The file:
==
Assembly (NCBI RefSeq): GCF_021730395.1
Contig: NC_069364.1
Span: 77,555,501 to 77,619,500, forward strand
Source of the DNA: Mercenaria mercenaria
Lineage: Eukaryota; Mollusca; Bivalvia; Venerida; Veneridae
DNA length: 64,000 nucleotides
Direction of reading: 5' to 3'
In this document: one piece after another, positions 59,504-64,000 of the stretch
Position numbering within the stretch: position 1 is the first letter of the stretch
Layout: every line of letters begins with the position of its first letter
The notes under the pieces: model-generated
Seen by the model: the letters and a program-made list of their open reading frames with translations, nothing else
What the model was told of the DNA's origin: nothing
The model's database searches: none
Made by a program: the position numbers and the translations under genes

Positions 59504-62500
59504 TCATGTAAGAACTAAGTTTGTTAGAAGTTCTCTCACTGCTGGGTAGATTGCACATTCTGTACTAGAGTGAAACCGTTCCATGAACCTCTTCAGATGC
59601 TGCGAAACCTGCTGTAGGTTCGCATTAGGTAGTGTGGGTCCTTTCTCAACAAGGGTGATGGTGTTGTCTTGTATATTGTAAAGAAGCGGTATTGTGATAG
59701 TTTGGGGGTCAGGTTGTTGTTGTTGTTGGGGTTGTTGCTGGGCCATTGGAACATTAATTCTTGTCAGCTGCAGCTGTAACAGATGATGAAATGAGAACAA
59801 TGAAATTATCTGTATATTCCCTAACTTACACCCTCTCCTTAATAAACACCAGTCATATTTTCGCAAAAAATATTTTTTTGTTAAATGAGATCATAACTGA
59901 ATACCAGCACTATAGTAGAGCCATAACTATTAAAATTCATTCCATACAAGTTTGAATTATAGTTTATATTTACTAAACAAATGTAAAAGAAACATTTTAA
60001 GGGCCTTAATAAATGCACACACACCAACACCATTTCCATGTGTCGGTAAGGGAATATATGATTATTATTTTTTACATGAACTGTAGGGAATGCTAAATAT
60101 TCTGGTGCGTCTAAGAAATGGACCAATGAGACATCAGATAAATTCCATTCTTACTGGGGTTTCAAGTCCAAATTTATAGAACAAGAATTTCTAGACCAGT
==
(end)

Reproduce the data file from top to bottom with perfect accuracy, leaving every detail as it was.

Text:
Assembly (NCBI RefSeq): GCF_021730395.1
Contig: NC_069364.1
Span: 77,555,501 to 77,619,500, forward strand
Source of the DNA: Mercenaria mercenaria
Lineage: Eukaryota; Mollusca; Bivalvia; Venerida; Veneridae
DNA length: 64,000 nucleotides
Direction of reading: 5' to 3'
In this document: one piece after another, positions 59,504-64,000 of the stretch
Position numbering within the stretch: position 1 is the first letter of the stretch
Layout: every line of letters begins with the position of its first letter
The notes under the pieces: model-generated
Seen by the model: the letters and a program-made list of their open reading frames with translations, nothing else
What the model was told of the DNA's origin: nothing
The model's database searches: none
Made by a program: the position numbers and the translations under genes

Positions 59504-62500
59504 TCATGTAAGAACTAAGTTTGTTAGAAGTTCTCTCACTGCTGGGTAGATTGCACATTCTGTACTAGAGTGAAACCGTTCCATGAACCTCTTCAGATGC
59601 TGCGAAACCTGCTGTAGGTTCGCATTAGGTAGTGTGGGTCCTTTCTCAACAAGGGTGATGGTGTTGTCTTGTATATTGTAAAGAAGCGGTATTGTGATAG
59701 TTTGGGGGTCAGGTTGTTGTTGTTGTTGGGGTTGTTGCTGGGCCATTGGAACATTAATTCTTGTCAGCTGCAGCTGTAACAGATGATGAAATGAGAACAA
59801 TGAAATTATCTGTATATTCCCTAACTTACACCCTCTCCTTAATAAACACCAGTCATATTTTCGCAAAAAATATTTTTTTGTTAAATGAGATCATAACTGA
59901 ATACCAGCACTATAGTAGAGCCATAACTATTAAAATTCATTCCATACAAGTTTGAATTATAGTTTATATTTACTAAACAAATGTAAAAGAAACATTTTAA
60001 GGGCCTTAATAAATGCACACACACCAACACCATTTCCATGTGTCGGTAAGGGAATATATGATTATTATTTTTTACATGAACTGTAGGGAATGCTAAATAT
60101 TCTGGTGCGTCTAAGAAATGGACCAATGAGACATCAGATAAATTCCATTCTTACTGGGGTTTCAAGTCCAAATTTATAGAACAAGAATTTCTAGACCAGT